posted on Feb, 20 2013 @ 02:27 AM
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I don't think many kids are very well educated these a days nor are they very well disciplined. I think it is most mistaken to hold that being able to operate a technological device is the same as being smarter and or having a higher education than those before us. A good education can, however, lead up to technological innovation by those minds who have a love for such persuits and who ever strive to keep learning and properly applying that learning.



posted on Feb, 20 2013 @ 04:20 AM
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reply to post by apokalupsis33vital
 


Matilda Nutbag is full of crap. What she means to be saying is that a lot of "Christians" have been responsible for a lot of societal ills, and that is from only a dubious reading of the history. Christianity itself, when applied correctly is a very valuable system.



posted on Feb, 20 2013 @ 04:57 AM
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Originally posted by AfterInfinity
reply to post by Chrisfishenstein
 


This stuff comes from 1895...half this stuff isn't even relevant anymore.


....Like what? I'd say 95% of it is completely relevant. Remember, relevant doesn't mean "useful to me, personally."



posted on Feb, 20 2013 @ 05:01 AM
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Originally posted by Witness123
reply to post by apokalupsis33vital
 


Matilda Nutbag is full of crap. What she means to be saying is that a lot of "Christians" have been responsible for a lot of societal ills, and that is from only a dubious reading of the history. Christianity itself, when applied correctly is a very valuable system.


No, the organizations behind Christianity cause just as many if not more societal ills than individuals within the church. Like the Vatican's decision to tell Africans that god will protect them from AIDS if they don't use condoms. Just an example, the same type of horrible # happens with every major sect of Christianity.

And don't start up with the semantics of "Catholics aren't Christians." Catholic, Protestant, Other, if Christ is your idol you're Christian.



posted on Feb, 20 2013 @ 05:07 AM
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I'd like to know the pass / fail results of this supposëd '8th grade test'. For even with my apparent 150 IQ¹, I'd be struggling to get more than a basic pass mark on a test like this...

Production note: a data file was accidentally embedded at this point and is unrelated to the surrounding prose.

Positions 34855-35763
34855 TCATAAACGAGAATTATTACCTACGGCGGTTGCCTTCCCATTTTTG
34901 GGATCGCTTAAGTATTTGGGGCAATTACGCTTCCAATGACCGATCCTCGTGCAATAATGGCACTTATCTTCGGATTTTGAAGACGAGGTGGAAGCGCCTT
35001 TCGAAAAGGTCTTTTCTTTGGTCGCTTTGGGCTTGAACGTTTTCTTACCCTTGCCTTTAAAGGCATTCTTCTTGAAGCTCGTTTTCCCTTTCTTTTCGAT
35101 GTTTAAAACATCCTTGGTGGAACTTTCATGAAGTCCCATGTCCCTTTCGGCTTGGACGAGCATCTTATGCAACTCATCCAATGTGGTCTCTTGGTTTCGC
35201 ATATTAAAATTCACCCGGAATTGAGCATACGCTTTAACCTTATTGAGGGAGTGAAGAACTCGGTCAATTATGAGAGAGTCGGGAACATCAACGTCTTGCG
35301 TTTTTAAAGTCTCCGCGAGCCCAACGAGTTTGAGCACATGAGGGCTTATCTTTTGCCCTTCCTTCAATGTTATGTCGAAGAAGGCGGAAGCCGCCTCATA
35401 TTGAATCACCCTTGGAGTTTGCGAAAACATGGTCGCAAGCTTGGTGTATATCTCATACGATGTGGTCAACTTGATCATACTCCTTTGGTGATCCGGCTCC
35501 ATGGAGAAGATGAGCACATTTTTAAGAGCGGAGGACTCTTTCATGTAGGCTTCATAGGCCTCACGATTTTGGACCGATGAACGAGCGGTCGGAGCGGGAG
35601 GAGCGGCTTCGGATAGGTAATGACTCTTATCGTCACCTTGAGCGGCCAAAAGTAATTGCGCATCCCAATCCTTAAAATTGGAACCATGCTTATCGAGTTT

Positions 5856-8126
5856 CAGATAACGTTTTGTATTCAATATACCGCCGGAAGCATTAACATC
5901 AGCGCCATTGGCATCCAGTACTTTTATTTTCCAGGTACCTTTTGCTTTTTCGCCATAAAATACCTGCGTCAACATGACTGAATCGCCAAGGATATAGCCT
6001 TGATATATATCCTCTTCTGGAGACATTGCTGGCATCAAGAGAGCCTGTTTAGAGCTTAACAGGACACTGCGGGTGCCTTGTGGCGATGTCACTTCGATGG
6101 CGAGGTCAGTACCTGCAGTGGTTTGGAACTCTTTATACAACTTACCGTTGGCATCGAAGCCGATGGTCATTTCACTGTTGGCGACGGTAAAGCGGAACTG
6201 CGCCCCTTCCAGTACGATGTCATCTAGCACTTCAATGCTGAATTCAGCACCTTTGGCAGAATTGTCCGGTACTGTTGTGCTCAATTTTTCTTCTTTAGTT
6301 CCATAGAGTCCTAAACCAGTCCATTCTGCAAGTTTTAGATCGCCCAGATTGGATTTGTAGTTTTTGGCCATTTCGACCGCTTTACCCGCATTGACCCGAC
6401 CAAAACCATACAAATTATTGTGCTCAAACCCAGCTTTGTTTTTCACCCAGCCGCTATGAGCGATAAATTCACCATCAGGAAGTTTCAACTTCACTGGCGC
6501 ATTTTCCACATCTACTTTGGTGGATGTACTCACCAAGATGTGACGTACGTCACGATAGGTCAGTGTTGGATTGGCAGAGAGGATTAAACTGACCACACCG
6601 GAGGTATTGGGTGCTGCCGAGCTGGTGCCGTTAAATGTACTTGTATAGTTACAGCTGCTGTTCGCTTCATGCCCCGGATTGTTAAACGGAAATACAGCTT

(¹ citation need)



posted on Feb, 20 2013 @ 09:08 AM
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In addition to having gaps in their academic education, I've noticed that people in their twenties lack some basic life skills. Few of them can do basic sewing, cooking or carpentry.

And though this generation is supposedly extremely computer literate, few of them really are.



posted on Feb, 20 2013 @ 09:19 AM
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Originally posted by Witness123
reply to post by apokalupsis33vital
 


Matilda Nutbag is full of crap. What she means to be saying is that a lot of "Christians" have been responsible for a lot of societal ills, and that is from only a dubious reading of the history. Christianity itself, when applied correctly is a very valuable system.


Oh, yeah, and the Christian crusades were a huge help in propelling humanity's knowledge, intelligence, and intellect! Ha

Because of arrogant and ignorant Christians of the time period we saw destruction of culture, books, libraries, cities, history, etc., of which propelled humanity into the Dark Ages. How was that "valuable" to humanity? How is that part of history dubious, other than that it does fit your blindly made mold of the world and people? Give me a break. Smh



posted on Feb, 20 2013 @ 09:47 AM
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I agree that people are dumbing down in terms of their linguistic skills - just look at all those commas splices and greengrocers' apostrophes.
The geography is also much harder than we'd expect of modern-day 8th graders. I guess that's the inevitable result from developments in the sciences, however. For example, modern 8th graders would be expanding and factorising polynomials, constructing geometric proofs, proving trigonometric identities, and so on. Had 19th-century students even heard of all that stuff?